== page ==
The deformation of at least the outer thread element at each crossing site as described in the above embodiment results in the important advantage that relative sliding movement between the thread elements will be prevented or at any rate made quite difficult, and this in turn means that the solution of the above-indicated problem of the outward bending of the thread ends will be further facilitated. Alternative deformation techniques are conceivable, and another example is one where both thread elements at each crossing site are deformed in the opposite direction relative to each other. The deformation may also be constituted by flattening of the juxtaposed surfaces of crossing thread elements at the crossing site. It has also been found that by using the above-mentioned deformation there may also be gained the advantage that the disturbing tension of the thread elements can be reduced so that if a thread element is removed from the cell-loaded prosthesis it has a helix shape of largely the same pitch as when it was part of the cell-loaded prosthesis, i.e., by the deformation one can also remove a great part of the tensions.
The thread elements may all comprise biologically degradable material or alternatively only some of the threads may comprise biologically degradable material to provide more or less rigidity, and to allow for various mechanical aspects.
According to another aspect of the invention it has been found that in certain cases, particularly in prostheses of small diameter and built up of fine thread elements, it may be preferred to design the body so that at its ends in an unloaded condition it widens conically outwardly to a diameter which is greater than the diameter of the rest of the body. The conical widening outwardly can suitably be to a diameter which is at most about 20% greater than the diameter of the body in the intermediate section. The reason why this conical widening of the end sections of the cell-loaded prosthesis results in substantial advantages is the fact that in practice it has been found that the ends of the cell-loaded prosthesis at radial compression of same are subjected to a greater reduction of the diameter than the rest of the body. Since the cell-loaded prosthesis is intended to be implanted in a vessel of somewhat smaller diameter than the cell-loaded prosthesis has in an unloaded state the cell-loaded prosthesis when implanted will therefore obtain a substantially constant diameter across its full length. The desired conicity at the ends can suitably be obtained by adjusting the remaining tension of the thread elements or a selected deformation at the crossing sites.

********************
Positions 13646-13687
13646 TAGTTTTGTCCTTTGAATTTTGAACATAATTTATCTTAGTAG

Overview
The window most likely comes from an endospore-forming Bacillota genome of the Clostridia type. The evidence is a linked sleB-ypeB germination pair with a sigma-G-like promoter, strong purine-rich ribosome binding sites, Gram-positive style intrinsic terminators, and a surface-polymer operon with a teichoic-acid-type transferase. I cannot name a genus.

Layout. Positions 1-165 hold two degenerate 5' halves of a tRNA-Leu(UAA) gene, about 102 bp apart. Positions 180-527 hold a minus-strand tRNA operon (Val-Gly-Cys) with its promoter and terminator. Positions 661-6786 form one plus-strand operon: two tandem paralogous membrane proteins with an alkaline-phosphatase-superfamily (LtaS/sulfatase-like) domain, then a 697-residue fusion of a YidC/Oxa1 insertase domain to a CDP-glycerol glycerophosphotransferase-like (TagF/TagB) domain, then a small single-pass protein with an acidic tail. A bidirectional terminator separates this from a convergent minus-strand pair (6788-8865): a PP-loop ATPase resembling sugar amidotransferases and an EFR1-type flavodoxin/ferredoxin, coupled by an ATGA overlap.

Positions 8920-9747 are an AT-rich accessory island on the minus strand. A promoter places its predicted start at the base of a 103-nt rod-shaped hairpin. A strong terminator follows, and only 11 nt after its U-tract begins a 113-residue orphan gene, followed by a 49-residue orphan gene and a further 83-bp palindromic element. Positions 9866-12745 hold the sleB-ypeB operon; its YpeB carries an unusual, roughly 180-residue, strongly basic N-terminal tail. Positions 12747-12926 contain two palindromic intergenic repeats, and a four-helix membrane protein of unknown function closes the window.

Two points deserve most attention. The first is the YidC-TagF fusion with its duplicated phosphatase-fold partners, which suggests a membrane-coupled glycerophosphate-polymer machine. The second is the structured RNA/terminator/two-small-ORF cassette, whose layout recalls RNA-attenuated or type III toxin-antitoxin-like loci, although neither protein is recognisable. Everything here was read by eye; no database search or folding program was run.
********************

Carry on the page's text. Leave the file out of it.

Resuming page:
In order to obtain a cell-loaded prosthesis with filtering function it may optionally be suitable to design at least one end of the body with a diminishing diameter, whereby it can serve as a filter when applied. According to yet another aspect of the invention the cell-loaded prosthesis can comprise extra threads of other materials in order that the cell-loaded prosthesis shall obtain the desired porosity. It may in this case also function as a graft.
One embodiment of such cell-loaded prosthesis according to the invention resides in the feature that in connection with the braiding operation in a conventional braiding machine known per se the tubular body can be braided under application of such tension to each individual thread element that they are permanently deformed and bent over the under-lying thread element at the crossing point. By applying this technique there will be obtained better adaptation of the remaining tension of the thread elements and also better fixation by bending of the crossing thread elements in relation to each other while maintaining flexibility of the cell-loaded prosthesis.